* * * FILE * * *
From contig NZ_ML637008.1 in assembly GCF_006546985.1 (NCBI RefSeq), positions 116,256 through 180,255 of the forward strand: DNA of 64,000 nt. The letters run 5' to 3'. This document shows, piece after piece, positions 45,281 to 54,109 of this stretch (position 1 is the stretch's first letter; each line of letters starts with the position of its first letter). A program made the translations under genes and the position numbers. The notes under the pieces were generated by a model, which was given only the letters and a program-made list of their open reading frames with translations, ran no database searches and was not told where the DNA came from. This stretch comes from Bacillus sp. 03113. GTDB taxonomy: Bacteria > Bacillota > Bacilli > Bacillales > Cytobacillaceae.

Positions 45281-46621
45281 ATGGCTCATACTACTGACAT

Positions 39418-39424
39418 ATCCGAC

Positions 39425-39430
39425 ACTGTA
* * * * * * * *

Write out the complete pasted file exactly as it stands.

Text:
From contig NZ_ML637008.1 in assembly GCF_006546985.1 (NCBI RefSeq), positions 116,256 through 180,255 of the forward strand: DNA of 64,000 nt. The letters run 5' to 3'. This document shows, piece after piece, positions 45,281 to 54,109 of this stretch (position 1 is the stretch's first letter; each line of letters starts with the position of its first letter). A program made the translations under genes and the position numbers. The notes under the pieces were generated by a model, which was given only the letters and a program-made list of their open reading frames with translations, ran no database searches and was not told where the DNA came from. This stretch comes from Bacillus sp. 03113. GTDB taxonomy: Bacteria > Bacillota > Bacilli > Bacillales > Cytobacillaceae.

Positions 45281-46621
45281 ATGGCTCATACTACTGACAT

Positions 39418-39424
39418 ATCCGAC

Positions 39425-39430
39425 ACTGTA